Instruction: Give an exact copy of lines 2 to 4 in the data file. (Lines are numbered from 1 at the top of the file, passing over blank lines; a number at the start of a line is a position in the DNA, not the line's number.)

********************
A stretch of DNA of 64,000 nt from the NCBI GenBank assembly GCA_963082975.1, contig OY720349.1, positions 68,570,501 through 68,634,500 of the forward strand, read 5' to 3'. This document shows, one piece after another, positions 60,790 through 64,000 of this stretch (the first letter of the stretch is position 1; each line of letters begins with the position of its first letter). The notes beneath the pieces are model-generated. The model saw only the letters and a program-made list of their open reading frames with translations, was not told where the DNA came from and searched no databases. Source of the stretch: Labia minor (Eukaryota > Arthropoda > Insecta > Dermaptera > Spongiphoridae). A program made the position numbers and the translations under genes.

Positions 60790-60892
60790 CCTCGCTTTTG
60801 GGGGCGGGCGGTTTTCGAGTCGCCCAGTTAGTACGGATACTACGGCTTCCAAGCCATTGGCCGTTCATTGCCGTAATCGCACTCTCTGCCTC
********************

Positions 60790-60892
60790 CCTCGCTTTTG
60801 GGGGCGGGCGGTTTTCGAGTCGCCCAGTTAGTACGGATACTACGGCTTCCAAGCCATTGGCCGTTCATTGCCGTAATCGCACTCTCTGCCTC